rather than on a normative basis.
There is an immediate need for strengthening the upstream and
down stream transmission networks to better utilise the existing
Inter-regional transmission capacity. Also better reactive power
management would lead to significant additions to existing transmission
capacity utilisation. Bottled-up capacities of the IPPs and
Captive Generators as well as underutilized capacities of Utilities
needs to be tapped urgently through a more commercial approach.
Trading of such capacities would mean availability of extra
energy at only the variable cost, thus bringing down the average
cost of power not only to bulk consumers but also reducing the
burden of rate increases on ordinary consumers too.
India is already on its way to establishing a power market.
This requires considerable and continuous effort starting from
continued strengthening of inter-regional power transmission
links, open access to transmission and later to distribution
links, releasing the underutilized captive capacities, to the
designing of an effective market mechanism suited to India's
needs. The institutional set-up of the Market could make a significant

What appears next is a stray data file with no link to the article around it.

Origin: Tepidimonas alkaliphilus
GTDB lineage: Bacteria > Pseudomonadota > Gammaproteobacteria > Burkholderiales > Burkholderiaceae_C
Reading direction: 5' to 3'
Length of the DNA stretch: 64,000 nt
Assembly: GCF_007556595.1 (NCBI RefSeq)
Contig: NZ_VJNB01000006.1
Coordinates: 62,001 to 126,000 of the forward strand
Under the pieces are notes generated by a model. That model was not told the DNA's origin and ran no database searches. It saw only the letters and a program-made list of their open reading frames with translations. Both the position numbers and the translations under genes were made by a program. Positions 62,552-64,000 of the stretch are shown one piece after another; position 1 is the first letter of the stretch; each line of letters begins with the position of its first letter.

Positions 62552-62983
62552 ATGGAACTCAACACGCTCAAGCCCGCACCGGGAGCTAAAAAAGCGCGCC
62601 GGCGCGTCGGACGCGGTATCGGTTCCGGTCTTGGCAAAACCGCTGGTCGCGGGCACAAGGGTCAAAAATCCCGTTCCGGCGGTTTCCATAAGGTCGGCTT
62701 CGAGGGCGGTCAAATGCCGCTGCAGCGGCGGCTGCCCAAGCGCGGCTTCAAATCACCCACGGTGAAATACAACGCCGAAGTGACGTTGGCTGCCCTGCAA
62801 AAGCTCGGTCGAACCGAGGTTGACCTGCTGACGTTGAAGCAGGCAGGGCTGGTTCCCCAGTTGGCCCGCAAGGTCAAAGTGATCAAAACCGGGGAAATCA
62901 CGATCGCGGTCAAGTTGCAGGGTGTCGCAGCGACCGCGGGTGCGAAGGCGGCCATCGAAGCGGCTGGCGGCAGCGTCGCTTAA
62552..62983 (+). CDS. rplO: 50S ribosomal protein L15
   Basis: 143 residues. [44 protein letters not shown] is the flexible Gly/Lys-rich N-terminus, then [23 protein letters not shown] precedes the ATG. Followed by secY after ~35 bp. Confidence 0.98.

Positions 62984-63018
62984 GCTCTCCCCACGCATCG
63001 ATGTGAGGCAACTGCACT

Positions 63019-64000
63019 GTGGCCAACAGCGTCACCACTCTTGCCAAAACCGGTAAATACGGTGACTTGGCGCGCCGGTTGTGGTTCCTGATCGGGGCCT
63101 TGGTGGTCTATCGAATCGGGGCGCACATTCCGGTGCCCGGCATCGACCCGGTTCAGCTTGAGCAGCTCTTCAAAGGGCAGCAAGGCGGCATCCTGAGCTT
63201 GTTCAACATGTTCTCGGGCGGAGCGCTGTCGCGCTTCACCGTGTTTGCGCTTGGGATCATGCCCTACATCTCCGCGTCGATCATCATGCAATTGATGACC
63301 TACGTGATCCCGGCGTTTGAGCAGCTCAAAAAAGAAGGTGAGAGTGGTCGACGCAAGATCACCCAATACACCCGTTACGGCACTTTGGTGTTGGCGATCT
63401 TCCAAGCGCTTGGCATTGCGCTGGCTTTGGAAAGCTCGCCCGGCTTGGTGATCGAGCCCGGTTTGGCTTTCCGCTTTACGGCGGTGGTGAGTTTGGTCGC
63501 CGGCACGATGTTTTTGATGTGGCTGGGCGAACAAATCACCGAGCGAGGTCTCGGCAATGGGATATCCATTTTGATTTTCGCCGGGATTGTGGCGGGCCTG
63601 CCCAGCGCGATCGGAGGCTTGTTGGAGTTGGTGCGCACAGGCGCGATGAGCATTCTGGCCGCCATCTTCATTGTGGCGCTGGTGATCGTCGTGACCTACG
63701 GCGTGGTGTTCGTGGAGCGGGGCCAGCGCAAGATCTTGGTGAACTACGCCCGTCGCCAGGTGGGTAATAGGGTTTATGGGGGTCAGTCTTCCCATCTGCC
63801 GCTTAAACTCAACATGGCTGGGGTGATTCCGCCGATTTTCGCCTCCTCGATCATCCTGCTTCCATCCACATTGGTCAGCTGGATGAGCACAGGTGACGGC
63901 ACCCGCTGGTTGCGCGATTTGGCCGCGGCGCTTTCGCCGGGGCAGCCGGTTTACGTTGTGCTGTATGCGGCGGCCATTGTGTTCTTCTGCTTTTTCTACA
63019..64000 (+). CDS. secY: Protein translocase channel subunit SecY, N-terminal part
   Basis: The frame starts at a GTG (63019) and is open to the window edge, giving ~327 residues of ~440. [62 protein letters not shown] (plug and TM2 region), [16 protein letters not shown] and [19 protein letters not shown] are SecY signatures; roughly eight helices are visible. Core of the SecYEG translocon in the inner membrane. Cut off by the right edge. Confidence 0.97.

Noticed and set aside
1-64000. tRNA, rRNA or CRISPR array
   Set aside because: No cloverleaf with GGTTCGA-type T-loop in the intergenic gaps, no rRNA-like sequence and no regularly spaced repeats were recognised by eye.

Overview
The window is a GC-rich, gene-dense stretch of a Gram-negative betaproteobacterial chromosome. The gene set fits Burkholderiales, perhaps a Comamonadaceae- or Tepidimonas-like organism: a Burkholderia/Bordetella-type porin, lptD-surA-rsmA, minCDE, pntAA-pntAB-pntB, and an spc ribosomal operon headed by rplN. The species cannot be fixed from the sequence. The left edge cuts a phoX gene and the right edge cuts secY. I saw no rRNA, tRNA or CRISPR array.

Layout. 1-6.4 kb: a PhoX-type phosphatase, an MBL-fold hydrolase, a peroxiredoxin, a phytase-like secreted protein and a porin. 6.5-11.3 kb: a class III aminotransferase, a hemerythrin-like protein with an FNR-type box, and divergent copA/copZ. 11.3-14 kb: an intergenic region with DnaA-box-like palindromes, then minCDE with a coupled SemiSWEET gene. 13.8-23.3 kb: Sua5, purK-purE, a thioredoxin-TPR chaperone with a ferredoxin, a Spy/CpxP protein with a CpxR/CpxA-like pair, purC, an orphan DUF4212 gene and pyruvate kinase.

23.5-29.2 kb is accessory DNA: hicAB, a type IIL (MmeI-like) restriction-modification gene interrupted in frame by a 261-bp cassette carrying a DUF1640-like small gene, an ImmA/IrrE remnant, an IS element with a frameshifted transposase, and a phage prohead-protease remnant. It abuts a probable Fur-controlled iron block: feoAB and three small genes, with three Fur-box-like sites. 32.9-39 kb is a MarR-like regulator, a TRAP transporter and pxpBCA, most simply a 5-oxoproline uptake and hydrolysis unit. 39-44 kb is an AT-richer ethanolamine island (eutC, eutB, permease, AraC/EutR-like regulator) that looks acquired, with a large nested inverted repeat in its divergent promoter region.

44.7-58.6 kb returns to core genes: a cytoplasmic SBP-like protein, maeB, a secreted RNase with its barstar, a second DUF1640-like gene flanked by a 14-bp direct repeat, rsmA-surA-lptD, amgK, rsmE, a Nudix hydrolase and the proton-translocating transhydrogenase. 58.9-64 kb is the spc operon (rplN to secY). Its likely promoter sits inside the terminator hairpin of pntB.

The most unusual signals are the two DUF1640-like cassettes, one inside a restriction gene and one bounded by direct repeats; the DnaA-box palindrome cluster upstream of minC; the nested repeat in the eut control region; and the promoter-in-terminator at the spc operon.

difference to the final market price. In the short term, market
rules should promote economic efficiency, so that customer loads
are served and reliability is maintained at the lowest possible
cost. In the long term, the market should produce prices that
stimulate appropriate levels of investments in new generation
and transmission capacity.
In addition, the market rules should be such as to encourage
broad participation and ensure fairness. Such a process will
reduce the need for government oversight because it will be
to a large extent self-policing and it will be difficult for
individual participants to manipulate results in their favor.Of
the two market mechanisms evaluated, Pool day-ahead market,
with Pay SMP settlement, may produce lower prices than the bilateral
model. However, in the case of a power exchange with a small
number of buyers and sellers, often there may be not enough
bids to provide an assurance that the price is competitive,
thus creating the need for more market participants.
To ensure that sufficient generating capacity is available to
prevent capacity shortages and wholesale price spikes an installed-capacity
requirement may be made mandatory as proposed in California.
This standard would require all retail providers to acquire,
either through contracts or physical assets, sufficient capacity
to meet peak demand plus a certain reserve margin. Combining
the above mentioned reforms with a more transparent bidding
and price setting mechanism, could also lead to more demand-side
participation, and hence greater price elasticity.